National Advisory Committee for Aeronautics (NACA) - 1,424 Matching Results

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Differential equations of motion for combined flapwise bending, chordwise bending, and torsion of twisted nonuniform rotor blades

Description: The differential equations of motion for the lateral and torsional deformations of twisted rotating beams are developed for application to helicopter rotor and propeller blades. No assumption is made regarding the coincidence of the neutral, elastic, and mass axes, and the generality is such that previous theories involving various simplifications are contained as subcases to the theory presented in this paper. Special attention is given the terms which are not included in previous theories. These terms are largely coupling-type terms associated with the centrifugal forces. Methods of solution of the equations of motion are indicated by selected examples.
Date: January 1, 1958
Creator: Houbolt, John C & Brooks, George W
Partner: UNT Libraries Government Documents Department

Ditching investigations of dynamic models and effects of design parameters on ditching characteristics

Description: Data from ditching investigations conducted at the Langley Aeronautical Laboratory with dynamic scale models of various airplanes are presented in the form of tables. The effects of design parameters on the ditching characteristics of airplanes, based on scale-model investigations and on reports of full-scale ditchings, are discussed. Various ditching aids are also discussed as a means of improving ditching behavior.
Date: January 1, 1958
Creator: Fisher, Lloyd J & Hoffman, Edward L
Partner: UNT Libraries Government Documents Department

Drag minimization for wings and bodies in supersonic flow

Description: The minimization of inviscid fluid drag is studied for aerodynamic shapes satisfying the conditions of linearized theory, and subject to imposed constraints on lift, pitching moment, base area, or volume. The problem is transformed to one of determining two-dimensional potential flows satisfying either Laplace's or Poisson's equations with boundary values fixed by the imposed conditions. A general method for determining integral relations between perturbation velocity components is developed. This analysis is not restricted in application to optimum cases; it may be used for any supersonic wing problem.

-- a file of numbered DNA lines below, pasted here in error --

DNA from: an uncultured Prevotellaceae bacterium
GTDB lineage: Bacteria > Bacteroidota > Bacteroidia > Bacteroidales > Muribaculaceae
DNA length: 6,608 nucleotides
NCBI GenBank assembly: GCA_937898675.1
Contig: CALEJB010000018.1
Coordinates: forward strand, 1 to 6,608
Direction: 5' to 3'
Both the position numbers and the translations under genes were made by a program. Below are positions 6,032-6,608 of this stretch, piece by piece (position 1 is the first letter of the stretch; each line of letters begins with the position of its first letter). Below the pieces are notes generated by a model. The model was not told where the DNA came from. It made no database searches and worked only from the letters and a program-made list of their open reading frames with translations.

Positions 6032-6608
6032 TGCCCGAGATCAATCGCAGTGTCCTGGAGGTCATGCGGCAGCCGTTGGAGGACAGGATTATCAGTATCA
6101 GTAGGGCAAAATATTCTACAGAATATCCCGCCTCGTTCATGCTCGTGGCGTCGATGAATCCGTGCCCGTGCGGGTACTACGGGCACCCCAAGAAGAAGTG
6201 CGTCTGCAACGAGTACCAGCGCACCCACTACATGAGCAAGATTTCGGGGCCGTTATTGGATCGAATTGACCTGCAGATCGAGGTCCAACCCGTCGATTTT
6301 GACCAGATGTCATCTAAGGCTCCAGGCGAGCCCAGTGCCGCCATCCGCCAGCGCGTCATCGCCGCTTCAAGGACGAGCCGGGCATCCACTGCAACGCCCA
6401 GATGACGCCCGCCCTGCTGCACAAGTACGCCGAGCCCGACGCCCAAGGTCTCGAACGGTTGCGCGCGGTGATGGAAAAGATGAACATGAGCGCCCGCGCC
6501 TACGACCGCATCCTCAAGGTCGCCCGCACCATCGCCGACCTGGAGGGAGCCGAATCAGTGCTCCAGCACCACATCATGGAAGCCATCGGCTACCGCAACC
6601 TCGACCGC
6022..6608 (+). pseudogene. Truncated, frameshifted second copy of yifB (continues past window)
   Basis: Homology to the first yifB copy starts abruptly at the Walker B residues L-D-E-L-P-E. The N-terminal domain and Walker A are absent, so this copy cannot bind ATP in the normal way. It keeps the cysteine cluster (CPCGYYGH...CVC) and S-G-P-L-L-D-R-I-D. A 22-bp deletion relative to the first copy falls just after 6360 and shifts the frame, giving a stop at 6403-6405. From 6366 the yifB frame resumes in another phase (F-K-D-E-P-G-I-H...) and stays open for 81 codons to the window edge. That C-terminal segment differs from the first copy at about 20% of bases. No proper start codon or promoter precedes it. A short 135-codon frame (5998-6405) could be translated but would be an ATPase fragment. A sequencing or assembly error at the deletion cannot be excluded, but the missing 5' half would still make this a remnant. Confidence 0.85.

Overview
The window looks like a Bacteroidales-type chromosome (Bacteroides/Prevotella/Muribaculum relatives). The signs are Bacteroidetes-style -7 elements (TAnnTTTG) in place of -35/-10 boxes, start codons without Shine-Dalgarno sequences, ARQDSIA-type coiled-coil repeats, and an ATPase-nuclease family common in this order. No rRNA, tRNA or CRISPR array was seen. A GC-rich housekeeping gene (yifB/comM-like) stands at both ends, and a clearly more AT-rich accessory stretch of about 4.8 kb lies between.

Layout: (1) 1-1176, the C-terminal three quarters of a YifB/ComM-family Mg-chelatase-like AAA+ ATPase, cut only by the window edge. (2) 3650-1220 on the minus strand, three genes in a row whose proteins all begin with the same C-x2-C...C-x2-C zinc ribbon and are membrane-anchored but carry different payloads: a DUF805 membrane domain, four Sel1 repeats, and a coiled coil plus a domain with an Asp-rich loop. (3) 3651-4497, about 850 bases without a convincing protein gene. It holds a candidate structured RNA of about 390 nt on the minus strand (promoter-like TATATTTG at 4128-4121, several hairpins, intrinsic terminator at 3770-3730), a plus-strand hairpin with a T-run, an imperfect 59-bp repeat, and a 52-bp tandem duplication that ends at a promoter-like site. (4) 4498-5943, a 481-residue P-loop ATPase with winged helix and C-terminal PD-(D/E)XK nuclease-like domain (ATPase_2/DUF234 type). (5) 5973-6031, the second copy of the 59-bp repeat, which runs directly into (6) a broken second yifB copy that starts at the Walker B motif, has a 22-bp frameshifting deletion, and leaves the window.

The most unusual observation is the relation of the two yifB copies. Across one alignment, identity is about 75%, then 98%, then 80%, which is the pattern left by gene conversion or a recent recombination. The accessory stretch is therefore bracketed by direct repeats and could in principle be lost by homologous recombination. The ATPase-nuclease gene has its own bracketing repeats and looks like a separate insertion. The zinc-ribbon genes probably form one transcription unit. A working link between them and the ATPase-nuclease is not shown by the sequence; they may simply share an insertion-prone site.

Date: January 1, 1958
Creator: Heaslet, Max A & Fuller, Franklyn B
Partner: UNT Libraries Government Documents Department

Effect of chord size on weight and cooling characteristics of air-cooled turbine blades

Description: An analysis has been made to determine the effect of chord size on the weight and cooling characteristics of shell-supported, air-cooled gas-turbine blades. In uncooled turbines with solid blades, the general practice has been to design turbines with high aspect ratio (small blade chord) to achieve substantial turbine weight reduction. With air-cooled blades, this study shows that turbine blade weight is affected to a much smaller degree by the size of the blade chord.